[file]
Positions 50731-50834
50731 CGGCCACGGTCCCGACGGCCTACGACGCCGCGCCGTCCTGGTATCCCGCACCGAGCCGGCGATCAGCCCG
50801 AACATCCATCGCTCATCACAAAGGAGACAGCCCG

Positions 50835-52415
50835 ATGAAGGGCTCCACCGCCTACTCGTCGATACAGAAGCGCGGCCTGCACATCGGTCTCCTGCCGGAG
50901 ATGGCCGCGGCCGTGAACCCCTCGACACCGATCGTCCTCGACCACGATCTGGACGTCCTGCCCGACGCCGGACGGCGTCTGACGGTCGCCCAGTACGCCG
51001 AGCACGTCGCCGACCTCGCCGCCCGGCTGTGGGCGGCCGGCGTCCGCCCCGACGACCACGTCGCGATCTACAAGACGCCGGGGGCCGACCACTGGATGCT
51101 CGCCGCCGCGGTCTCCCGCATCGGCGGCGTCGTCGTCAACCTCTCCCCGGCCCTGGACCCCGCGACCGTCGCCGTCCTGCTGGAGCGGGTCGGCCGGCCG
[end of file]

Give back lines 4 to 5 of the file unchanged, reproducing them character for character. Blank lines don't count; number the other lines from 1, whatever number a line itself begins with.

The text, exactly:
Positions 50835-52415
50835 ATGAAGGGCTCCACCGCCTACTCGTCGATACAGAAGCGCGGCCTGCACATCGGTCTCCTGCCGGAG